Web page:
Tim and I worked together at Momofuku [Ssam]. We actually didn't overlap by that much time, maybe five months when we worked at Ssam at the same. And then he moved to Watertown, and I was coming from Cambridge, so I think we just always had that Boston connection, and he and I always maintained that communication. Ever since he moved back and started working at Strip-T's, he made it pretty clear that he wanted to work together, but without straight officially offering me a job. He's always talked me through really difficult problems and was there for me during my last days at Momofuku in Toronto. I accepted a job with Toro to open New York City with them, and I spent some months off in between, back in Boston. I was honestly just stopping over. I was supposed to go back to New York. Then I realized how much I love being here and how many friends I really did have. I just couldn't see myself in New York anymore. So, when I had that realization, I went back to Tim and said "Hey, how about now — do you still want me to work with you?" And he said "Yes!"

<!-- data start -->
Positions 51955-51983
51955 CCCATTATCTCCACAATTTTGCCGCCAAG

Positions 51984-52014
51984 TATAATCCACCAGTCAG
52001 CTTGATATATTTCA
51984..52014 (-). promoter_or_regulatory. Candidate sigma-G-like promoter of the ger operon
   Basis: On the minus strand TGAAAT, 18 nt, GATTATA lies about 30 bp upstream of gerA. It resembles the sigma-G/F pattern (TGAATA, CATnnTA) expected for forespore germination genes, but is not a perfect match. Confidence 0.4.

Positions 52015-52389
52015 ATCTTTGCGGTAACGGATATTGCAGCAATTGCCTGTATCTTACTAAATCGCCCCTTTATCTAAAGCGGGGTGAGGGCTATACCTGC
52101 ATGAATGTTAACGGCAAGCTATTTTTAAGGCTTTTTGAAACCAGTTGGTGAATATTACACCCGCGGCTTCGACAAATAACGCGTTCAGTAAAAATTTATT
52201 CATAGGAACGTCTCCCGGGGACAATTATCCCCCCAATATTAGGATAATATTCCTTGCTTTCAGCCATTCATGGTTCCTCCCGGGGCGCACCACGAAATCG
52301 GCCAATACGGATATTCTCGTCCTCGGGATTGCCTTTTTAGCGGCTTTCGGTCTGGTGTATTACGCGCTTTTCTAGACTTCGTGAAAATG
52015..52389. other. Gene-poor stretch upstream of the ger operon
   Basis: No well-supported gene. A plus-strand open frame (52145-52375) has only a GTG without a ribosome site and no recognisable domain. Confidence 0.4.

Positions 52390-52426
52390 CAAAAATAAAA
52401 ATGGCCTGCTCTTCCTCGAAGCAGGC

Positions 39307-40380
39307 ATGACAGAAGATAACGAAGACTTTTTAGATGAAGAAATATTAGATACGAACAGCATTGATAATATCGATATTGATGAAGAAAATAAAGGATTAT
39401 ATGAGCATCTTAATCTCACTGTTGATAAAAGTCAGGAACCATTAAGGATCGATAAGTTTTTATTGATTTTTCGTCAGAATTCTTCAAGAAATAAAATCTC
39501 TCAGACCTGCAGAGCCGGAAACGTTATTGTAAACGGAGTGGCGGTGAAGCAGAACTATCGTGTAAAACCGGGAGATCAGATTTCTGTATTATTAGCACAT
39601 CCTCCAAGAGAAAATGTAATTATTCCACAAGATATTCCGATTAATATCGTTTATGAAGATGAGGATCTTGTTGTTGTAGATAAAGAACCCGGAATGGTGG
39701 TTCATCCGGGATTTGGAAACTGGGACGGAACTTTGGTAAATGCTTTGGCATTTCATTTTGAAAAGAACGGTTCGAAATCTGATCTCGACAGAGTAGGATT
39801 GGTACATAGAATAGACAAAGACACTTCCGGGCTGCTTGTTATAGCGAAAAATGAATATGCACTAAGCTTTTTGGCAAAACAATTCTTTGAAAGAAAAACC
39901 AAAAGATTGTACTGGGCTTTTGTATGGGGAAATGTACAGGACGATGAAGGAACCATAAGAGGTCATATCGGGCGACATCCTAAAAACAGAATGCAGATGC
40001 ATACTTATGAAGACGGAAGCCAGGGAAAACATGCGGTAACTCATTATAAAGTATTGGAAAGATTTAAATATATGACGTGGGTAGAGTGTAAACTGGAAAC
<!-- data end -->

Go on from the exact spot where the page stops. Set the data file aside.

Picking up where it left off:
There was some confusion about who created the current cocktail menu; can you clarify that?
Matt Schrage did; he was our cocktail and bar consultant for opening. He's responsible for "From The Hip," which is awesome. He did all of the drinks. He helped us get open. He's currently making cameos at Ribelle for the next couple few Sunday and Mondays. It's nice to have him back in the restaurant, even if it's temporary. The cocktail program has transitioned in the last five months with our own bar team. Sean Woods, our head bartender, brings a unique perspective to flavor combinations, and Tim is getting involved in sourcing products and working out ideas. Just because you are a chef doesn't mean you can't play with all flavors.
When you opened, one of the thing that got a lot of attention right away was your wine by the glass list. Can you talk about what makes it different and why you structured it that way?